The North Carolina Department of Health and Human Services on Monday reported 845 new cases of COVID-19 in the state.
13,313 new tests were reported as completed and 895 people are currently hospitalized. That marks the third day in a row that hospitalizations have been under 900 in the state.
The percent positive rate in the state is at 4.8% and has been around 5% in the last few days -- a number Dr. Mandy Cohen has identified as a goal for that metric.
Eight more deaths were reported in North Carolina on Monday, bringing the total since the start of the pandemic to 3,060.
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Note: The numbers we show you every day mean everything in how our community recovers from coronavirus -- both in terms of healthcare and the economy -- but they don’t mean much without the proper context and as much transparency as possible.
New cases vary day by day based on a lot of factors. That can include how long it takes to get results back, so a new case reported today can really be several days old.
The other big metric we watch is the percent of positive cases. This is data we can only get from the state because it’s not as simple as factoring a percent of new cases each day from the number of tests. That’s because test results take days and come from a variety of places.
Health officials with the North Carolina Department of Health and Human Services are urging North Carolina residents to protect themselves, their families and those around them by getting vaccinated against Influenza as the state enters flu season amid the COVID-19 pandemic.
“This year, with COVID-19 still spreading in our communities, it’s critically important to get your flu vaccine,” said NCDHHS Secretary Mandy K. Cohen, M.D. “Flu can be a serious, sometimes deadly, disease. It is important to get vaccinated against the flu to keep you and your family healthy.”
The Centers for Disease Control and Prevention recommends vaccination against the flu for everyone 6 months and older with any licensed, age-appropriate flu vaccine. Vaccination against the flu can make illness milder and reduce the risk of more serious outcomes, making it especially important for those at higher risk of complications, such as people over 65, children younger than 5, pregnant women and those with certain medical conditions such as asthma, diabetes, heart disease or obesity. Some of those same groups are also at high risk of complications from COVID-19.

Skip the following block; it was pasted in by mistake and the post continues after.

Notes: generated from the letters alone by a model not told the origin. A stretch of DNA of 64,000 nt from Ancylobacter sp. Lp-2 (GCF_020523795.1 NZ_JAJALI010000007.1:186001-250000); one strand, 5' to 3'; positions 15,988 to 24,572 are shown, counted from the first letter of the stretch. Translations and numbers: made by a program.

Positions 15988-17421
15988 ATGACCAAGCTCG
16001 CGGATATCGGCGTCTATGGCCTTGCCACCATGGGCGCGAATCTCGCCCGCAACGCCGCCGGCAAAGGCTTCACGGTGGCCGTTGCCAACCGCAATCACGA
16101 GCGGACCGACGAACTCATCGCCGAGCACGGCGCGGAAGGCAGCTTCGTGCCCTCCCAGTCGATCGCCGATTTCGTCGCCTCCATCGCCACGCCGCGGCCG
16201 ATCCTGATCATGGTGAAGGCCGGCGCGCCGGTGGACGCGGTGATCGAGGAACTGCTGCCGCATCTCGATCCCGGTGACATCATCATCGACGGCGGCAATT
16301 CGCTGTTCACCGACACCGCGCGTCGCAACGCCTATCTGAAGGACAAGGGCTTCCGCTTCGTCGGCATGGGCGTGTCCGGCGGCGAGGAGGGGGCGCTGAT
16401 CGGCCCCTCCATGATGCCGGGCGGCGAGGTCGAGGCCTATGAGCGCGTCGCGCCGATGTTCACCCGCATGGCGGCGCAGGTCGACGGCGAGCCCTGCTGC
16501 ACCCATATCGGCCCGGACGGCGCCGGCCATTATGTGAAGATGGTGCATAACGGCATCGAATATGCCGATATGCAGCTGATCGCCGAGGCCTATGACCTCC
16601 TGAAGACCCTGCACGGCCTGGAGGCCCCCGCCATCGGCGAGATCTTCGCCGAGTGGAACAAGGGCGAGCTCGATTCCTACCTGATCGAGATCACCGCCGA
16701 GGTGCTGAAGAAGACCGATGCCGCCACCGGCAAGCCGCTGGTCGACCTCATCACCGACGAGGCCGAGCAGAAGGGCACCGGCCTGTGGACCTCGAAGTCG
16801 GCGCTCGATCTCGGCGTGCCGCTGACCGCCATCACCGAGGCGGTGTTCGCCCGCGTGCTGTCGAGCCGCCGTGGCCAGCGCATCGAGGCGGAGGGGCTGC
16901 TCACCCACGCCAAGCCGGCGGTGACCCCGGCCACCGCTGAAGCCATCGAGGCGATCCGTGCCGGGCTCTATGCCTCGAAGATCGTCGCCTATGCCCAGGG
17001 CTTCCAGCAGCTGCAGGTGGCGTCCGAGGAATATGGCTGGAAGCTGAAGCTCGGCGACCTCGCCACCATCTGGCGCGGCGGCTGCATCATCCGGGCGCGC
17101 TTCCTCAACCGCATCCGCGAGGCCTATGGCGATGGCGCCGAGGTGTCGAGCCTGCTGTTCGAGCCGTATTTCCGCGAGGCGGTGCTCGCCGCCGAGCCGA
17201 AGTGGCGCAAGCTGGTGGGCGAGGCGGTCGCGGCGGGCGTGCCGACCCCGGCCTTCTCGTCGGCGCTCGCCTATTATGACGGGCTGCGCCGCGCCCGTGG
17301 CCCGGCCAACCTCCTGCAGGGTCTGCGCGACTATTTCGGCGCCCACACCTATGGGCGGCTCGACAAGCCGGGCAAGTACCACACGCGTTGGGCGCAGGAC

“This flu season, it is more important than ever to get vaccinated against the flu. We will have both the flu and COVID-19 widely circulating this fall and winter, and we are learning that people can get both infections at the same time,” said State Health Director Dr. Elizabeth Cuervo Tilson. “We want people to protect themselves from the flu and also avoid overwhelming our hospitals so people can get care if they need it.”
Flu vaccinations are available at hospitals, pharmacies, private medical offices, some federally qualified health care centers and local health departments. Visit vaccinefinder.org/find-vaccine to find locations.
In North Carolina, flu infections are most common from late fall to early spring with activity usually peaking in January or February. The following precautions should be taken to protect against the spread of flu and other viruses like COVID-19:
- Stay home when sick until fever-free for at least 24 hours, except for COVID-19. Follow CDC guidance for end of isolation for COVID-19.
- Wash hands frequently with soap and water.
- Cover coughs and sneezes with a tissue and then discard the tissue promptly.
- Continue to practice the 3Ws — wearing a face covering over your nose and mouth, waiting 6 feet apart, and washing your hands often can help slow the spread of COVID-19 and flu.
COVID-19 and flu symptoms are similar, so individuals who feel ill should call ahead before going to a doctor’s office, local health department or urgent care. They should consult with a doctor about getting tested for flu and/or COVID-19. Flu symptoms include:
- Cough and/or sore throat
- Runny or stuffy nose
- Headaches and/or body aches
- Nausea, vomiting and/or diarrhea (most common in children)
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